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Box Elder, MS, United States

Forty-five new state records for 41 species of bark and ambrosia beetles (Curculionidae: Scolytinae) are given from the following USA states: Alabama, Arkansas, Colorado, Georgia, Kansas, Mississippi, Missouri, North Carolina, Oklahoma, Tennessee, Texas, and Utah. The identification of Hylastes exilis Chapuis and Hylastes tenuis Eichhoff is discussed, and differences between the species are noted and illustrated. Source

Lee S.,Mississippi Entomological Museum
Journal of Asia-Pacific Entomology | Year: 2011

The eight species of Pseudotelphusa (Gelechiidae: Litini) are known to occur in North America. Three new species of the genus from North America are described and illustrated. © 2011 Korean Society of Applied Entomology, Taiwan Entomological Society and Malaysian Plant Protection Society. Source

Lee S.,Arizona State University | Brown R.L.,Mississippi Entomological Museum
Zootaxa | Year: 2012

Species of the North American genus Sinoe Chambers, 1873, are reviewed. A neotype for Anacampsis robiniella Fitch, 1859, the type species of Sinoe, is designated, and the species is redescribed. A lectotype for S. fuscopalidella Chambers, 1873 and a neotype for Gelechia robiniaefoliella Chambers, 1880, both junior synonyms of S. robiniella, are also designated. Two new species, Sinoe chambersi sp. nov. and S. kwakae sp. nov. are described. Adults and male and female genitalia are illustrated for the three recognized species. Keys to the species are given based on external characters and the genitalia of both sexes. Copyright © 2012 Magnolia Press. Source

MacGown J.A.,Mississippi Entomological Museum | Schiefer T.L.,Mississippi Entomological Museum | Branstetter M.G.,University of Utah
Zootaxa | Year: 2015

We describe a new species of the Neotropical genus Leptanilloides, L. chihuahuaensis sp. n., based on male specimens from the Davis Mountains in western Texas. Known males of species of Leptanilloides are compared with L. chihua-huaensis. This is the first report of the genus from the United States and the Nearctic region. Previously, the Leptanilloides genus-group was only known to occur from southern Mexico to southeastern Brazil; and thus, this record from Texas rep-resents a remarkable extension of the known range of the genus. Copyright © 2015 Magnolia Press. Source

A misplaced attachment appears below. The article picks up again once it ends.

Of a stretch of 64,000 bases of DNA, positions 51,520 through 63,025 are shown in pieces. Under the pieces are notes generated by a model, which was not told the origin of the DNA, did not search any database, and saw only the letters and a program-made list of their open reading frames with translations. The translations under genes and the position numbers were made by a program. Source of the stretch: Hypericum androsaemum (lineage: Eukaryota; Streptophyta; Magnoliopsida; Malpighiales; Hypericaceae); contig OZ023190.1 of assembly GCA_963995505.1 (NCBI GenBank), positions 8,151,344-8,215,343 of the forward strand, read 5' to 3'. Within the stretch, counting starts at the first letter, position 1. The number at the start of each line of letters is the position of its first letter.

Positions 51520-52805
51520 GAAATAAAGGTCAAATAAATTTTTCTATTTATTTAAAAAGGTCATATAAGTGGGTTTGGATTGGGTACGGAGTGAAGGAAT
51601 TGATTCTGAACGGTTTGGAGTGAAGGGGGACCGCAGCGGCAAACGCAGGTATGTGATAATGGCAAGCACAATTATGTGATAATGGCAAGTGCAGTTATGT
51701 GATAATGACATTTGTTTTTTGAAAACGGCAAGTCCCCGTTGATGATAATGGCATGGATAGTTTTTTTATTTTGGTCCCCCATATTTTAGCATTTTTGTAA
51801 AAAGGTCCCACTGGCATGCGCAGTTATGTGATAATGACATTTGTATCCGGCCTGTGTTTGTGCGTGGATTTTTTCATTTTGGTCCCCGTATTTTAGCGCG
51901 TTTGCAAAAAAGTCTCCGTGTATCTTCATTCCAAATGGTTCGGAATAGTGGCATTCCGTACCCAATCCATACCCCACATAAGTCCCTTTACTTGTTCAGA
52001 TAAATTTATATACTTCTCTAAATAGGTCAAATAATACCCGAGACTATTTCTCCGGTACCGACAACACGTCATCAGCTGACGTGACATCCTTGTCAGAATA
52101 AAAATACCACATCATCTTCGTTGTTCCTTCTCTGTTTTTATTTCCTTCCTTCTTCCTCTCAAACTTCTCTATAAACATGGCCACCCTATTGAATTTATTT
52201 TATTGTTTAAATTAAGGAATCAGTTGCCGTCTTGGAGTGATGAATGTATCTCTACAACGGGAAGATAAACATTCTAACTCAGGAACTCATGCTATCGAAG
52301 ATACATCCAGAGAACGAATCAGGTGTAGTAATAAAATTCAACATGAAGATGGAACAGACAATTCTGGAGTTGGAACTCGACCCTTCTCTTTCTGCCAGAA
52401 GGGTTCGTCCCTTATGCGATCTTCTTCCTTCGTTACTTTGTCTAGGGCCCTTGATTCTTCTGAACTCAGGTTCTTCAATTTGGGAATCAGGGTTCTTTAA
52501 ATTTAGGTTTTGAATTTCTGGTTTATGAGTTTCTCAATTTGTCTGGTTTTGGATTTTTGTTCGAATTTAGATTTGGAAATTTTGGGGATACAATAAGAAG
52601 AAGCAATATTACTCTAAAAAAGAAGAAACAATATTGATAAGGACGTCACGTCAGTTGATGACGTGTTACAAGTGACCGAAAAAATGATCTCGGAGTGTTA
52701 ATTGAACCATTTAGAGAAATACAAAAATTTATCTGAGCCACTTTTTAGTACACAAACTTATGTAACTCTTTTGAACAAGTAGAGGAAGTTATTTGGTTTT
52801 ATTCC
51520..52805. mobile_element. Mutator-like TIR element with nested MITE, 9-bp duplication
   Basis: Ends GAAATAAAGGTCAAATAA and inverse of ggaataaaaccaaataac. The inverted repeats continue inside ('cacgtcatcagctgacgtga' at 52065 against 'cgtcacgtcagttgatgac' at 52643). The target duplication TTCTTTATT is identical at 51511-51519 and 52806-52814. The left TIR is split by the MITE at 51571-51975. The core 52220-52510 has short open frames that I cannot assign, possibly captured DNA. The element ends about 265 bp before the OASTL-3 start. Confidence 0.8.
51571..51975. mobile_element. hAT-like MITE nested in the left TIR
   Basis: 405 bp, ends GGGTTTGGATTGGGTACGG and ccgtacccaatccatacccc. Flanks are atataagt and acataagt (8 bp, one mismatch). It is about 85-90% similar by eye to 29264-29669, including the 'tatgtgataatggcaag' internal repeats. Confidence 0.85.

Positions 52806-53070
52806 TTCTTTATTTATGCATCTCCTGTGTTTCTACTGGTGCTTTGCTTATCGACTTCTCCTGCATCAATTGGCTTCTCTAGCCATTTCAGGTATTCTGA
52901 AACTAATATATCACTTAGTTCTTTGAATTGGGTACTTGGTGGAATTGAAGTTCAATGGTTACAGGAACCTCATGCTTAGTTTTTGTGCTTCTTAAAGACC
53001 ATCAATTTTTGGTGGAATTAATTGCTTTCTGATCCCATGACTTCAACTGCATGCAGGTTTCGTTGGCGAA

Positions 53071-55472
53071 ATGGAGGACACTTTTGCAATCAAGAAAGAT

Schachat S.R.,Mississippi Entomological Museum | Schachat S.R.,Smithsonian Institution | Brown R.L.,Mississippi Entomological Museum
BMC Evolutionary Biology | Year: 2016

Background: Despite the great importance of lepidopteran wing patterns in various biological disciplines, homologies between wing pattern elements in different moth and butterfly lineages are still not understood. Among other reasons, this may be due to an incomplete understanding of the relationship between color pattern and wing venation; many individual wing pattern elements have a known relationship with venation, but a framework to unite all wing pattern elements with venation is lacking. Though plesiomorphic wing veins are known to influence color patterning even when not expressed in the adult wing, most studies of wing pattern evolution have focused on derived taxa with a reduced suite of wing veins. Results: The present study aims to address this gap through an examination of Micropterigidae, a very early-diverged moth family in which all known plesiomorphic lepidopteran veins are expressed in the adult wing. The relationship between wing pattern and venation was examined in 66 species belonging to 9 genera. The relationship between venation and pattern element location, predicted based on moths in the family Tortricidae, holds for Sabatinca just as it does for Micropterix. However, the pattern elements that are lightly colored in Micropterix are dark in Sabatinca, and vice-versa. When plotted onto a hypothetical nymphalid wing in accordance with the relationship between pattern and venation discussed here, the wing pattern of Sabatinca doroxena very closely resembles the nymphalid groundplan. Conclusions: The color difference in pattern elements between Micropterix and Sabatinca indicates that homologies exist among the contrast boundaries that divide wing pattern elements, and that color itself is not a reliable indicator of homology. The similarity between the wing pattern of Sabatinca doroxena and the nymphalid groundplan suggests that the nymphalid groundplan may have originated from a Sabatinca-like wing pattern subjected to changes in wing shape and reduced expression of venation. © 2016 Schachat and Brown. Source

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